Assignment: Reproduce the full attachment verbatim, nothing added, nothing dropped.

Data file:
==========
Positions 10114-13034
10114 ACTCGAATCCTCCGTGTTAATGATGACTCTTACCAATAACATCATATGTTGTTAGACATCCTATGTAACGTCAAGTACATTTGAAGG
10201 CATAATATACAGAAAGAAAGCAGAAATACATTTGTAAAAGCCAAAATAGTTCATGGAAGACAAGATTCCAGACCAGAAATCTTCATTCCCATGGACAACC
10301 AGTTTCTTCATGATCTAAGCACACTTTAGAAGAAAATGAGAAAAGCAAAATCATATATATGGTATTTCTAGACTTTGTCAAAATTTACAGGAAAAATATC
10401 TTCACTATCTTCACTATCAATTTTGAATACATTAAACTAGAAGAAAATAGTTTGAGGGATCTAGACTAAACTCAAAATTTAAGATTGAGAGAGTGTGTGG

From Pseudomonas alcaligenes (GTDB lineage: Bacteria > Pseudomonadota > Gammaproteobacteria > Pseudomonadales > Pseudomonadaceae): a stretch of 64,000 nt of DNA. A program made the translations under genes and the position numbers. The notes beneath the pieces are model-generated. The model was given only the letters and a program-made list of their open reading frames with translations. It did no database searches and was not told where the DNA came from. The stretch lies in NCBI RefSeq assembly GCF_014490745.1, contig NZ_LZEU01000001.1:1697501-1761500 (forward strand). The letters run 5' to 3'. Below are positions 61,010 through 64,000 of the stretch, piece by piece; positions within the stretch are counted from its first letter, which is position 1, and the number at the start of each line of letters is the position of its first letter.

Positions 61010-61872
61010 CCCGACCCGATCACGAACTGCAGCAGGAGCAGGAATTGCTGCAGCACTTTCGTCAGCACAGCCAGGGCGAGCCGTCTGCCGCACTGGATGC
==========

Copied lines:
Positions 10114-13034
10114 ACTCGAATCCTCCGTGTTAATGATGACTCTTACCAATAACATCATATGTTGTTAGACATCCTATGTAACGTCAAGTACATTTGAAGG
10201 CATAATATACAGAAAGAAAGCAGAAATACATTTGTAAAAGCCAAAATAGTTCATGGAAGACAAGATTCCAGACCAGAAATCTTCATTCCCATGGACAACC
10301 AGTTTCTTCATGATCTAAGCACACTTTAGAAGAAAATGAGAAAAGCAAAATCATATATATGGTATTTCTAGACTTTGTCAAAATTTACAGGAAAAATATC
10401 TTCACTATCTTCACTATCAATTTTGAATACATTAAACTAGAAGAAAATAGTTTGAGGGATCTAGACTAAACTCAAAATTTAAGATTGAGAGAGTGTGTGG

From Pseudomonas alcaligenes (GTDB lineage: Bacteria > Pseudomonadota > Gammaproteobacteria > Pseudomonadales > Pseudomonadaceae): a stretch of 64,000 nt of DNA. A program made the translations under genes and the position numbers. The notes beneath the pieces are model-generated. The model was given only the letters and a program-made list of their open reading frames with translations. It did no database searches and was not told where the DNA came from. The stretch lies in NCBI RefSeq assembly GCF_014490745.1, contig NZ_LZEU01000001.1:1697501-1761500 (forward strand). The letters run 5' to 3'. Below are positions 61,010 through 64,000 of the stretch, piece by piece; positions within the stretch are counted from its first letter, which is position 1, and the number at the start of each line of letters is the position of its first letter.

Positions 61010-61872
61010 CCCGACCCGATCACGAACTGCAGCAGGAGCAGGAATTGCTGCAGCACTTTCGTCAGCACAGCCAGGGCGAGCCGTCTGCCGCACTGGATGC